‘I presume they have live rounds in all their guns,’ I replied nervously.
‘When we find out, it will be too late,’ he noted sagely.
‘I think the tide’s taking us past them into the next section,’ he observed calmly.
‘It is not the next section; it’s the main military area. There are two submarines there.’
‘They won’t be too anxious to let us see them, will they?’ he explained.
The Riddle of the Sands had left me shaken.
‘What’s the Spanish for no wind, no power?’
‘Wind is venta; I know that much,’ he bragged, smiling grimly.
‘Can’t we just take down the sails and hoist up a white flag?’
‘It might do some good to haul down the sails, it will help them see us more clearly.’
‘Great, we’ll be a better target then. I’ll take down the jib.’
‘I’ll lash the tiller and do the main mast,’ he offered/
We were up on deck and across to our stations within seconds.
I released the jib rope and the sail slid down the wire, I unclipped the sheet and furled the canvas.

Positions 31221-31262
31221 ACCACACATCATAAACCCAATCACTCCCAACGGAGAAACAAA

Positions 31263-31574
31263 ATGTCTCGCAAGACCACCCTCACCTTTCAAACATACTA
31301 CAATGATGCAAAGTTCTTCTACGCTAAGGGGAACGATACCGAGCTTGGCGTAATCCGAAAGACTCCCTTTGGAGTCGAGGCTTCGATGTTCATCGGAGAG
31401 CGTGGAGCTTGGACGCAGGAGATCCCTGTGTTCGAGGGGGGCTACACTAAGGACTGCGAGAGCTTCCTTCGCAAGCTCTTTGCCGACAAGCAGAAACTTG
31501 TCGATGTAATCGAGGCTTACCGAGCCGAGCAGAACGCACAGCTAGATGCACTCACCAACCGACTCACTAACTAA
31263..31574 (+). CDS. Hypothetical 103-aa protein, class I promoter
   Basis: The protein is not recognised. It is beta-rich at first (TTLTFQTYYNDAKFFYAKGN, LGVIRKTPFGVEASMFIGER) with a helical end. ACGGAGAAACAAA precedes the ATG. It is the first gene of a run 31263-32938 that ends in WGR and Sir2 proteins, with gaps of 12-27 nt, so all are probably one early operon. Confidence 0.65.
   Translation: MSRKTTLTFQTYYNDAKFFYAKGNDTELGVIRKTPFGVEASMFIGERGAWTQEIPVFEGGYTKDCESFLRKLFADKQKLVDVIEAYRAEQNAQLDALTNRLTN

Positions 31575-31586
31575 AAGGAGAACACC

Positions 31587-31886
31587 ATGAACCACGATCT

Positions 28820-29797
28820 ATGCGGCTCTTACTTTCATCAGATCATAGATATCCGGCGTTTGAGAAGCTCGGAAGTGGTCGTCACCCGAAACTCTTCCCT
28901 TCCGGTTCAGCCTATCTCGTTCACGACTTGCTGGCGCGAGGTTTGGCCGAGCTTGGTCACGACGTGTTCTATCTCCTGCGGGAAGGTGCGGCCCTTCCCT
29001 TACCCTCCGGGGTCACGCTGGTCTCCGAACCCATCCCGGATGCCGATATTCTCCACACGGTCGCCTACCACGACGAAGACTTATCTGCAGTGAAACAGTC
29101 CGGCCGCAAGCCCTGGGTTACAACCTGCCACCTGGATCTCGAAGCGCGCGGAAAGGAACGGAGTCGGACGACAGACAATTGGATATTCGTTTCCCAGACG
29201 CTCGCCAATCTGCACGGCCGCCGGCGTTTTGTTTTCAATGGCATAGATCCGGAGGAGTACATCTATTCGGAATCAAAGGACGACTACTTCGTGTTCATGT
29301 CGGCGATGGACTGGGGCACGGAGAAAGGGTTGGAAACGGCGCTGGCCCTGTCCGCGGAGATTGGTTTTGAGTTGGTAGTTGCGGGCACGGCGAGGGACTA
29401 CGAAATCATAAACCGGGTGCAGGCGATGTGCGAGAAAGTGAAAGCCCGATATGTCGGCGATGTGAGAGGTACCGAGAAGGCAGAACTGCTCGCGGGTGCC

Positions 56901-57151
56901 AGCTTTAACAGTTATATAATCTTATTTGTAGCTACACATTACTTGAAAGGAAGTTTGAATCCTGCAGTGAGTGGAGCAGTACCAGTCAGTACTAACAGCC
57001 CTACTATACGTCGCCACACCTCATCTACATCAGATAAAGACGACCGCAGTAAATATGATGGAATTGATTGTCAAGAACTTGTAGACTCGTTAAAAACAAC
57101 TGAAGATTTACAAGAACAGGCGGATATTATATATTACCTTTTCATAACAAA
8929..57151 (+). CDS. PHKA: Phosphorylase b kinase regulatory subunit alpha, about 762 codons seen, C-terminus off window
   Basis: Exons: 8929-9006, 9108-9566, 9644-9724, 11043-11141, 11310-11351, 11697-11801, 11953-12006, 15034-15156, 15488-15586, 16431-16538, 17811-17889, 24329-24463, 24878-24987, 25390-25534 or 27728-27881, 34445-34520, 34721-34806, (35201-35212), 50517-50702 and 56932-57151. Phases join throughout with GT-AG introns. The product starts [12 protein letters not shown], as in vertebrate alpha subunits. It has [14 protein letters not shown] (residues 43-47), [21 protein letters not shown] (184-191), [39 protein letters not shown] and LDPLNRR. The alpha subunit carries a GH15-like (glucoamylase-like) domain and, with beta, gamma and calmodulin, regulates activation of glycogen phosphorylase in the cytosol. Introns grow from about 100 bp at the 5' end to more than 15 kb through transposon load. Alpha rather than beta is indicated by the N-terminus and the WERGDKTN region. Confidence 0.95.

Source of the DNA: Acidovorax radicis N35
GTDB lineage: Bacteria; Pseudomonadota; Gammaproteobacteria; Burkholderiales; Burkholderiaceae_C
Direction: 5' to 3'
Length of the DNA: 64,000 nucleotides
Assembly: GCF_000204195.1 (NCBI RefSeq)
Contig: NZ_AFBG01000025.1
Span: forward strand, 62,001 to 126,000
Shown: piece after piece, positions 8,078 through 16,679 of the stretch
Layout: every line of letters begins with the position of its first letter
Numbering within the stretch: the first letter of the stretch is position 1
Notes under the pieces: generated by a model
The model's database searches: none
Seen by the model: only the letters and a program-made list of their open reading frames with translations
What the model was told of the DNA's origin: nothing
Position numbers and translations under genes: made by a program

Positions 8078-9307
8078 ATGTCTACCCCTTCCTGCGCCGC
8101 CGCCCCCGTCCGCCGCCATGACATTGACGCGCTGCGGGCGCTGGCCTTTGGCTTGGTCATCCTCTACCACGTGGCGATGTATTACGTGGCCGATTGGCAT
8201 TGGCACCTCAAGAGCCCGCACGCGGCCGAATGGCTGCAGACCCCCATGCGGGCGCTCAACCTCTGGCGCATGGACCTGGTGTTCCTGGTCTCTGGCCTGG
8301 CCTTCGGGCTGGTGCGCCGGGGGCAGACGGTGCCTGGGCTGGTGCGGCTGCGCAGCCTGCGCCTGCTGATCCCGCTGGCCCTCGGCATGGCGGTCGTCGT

I turned around and my brother was lashing the already furled main mast. He was much more experienced than me and so much quicker. That is why I always did the jib. It was a smaller and simpler task. I looked to our starboard bow. We had drifted to the port a bit more and we were heading for the submarine pen as my brother had said we were.
I had suggested surrender and I really meant it. The anti-aircraft guns followed our vessel as if they were connected by wire and what was more worrying, the agitated sailors, some of them our age, were even less pleased that we were heading in that direction.
For all they knew we could have been some suicidal death squad, with a boat packed with high explosives.
If that was the case and I was on board the ship, I would be relieved, if I were them, that the floating torpedo was headed elsewhere.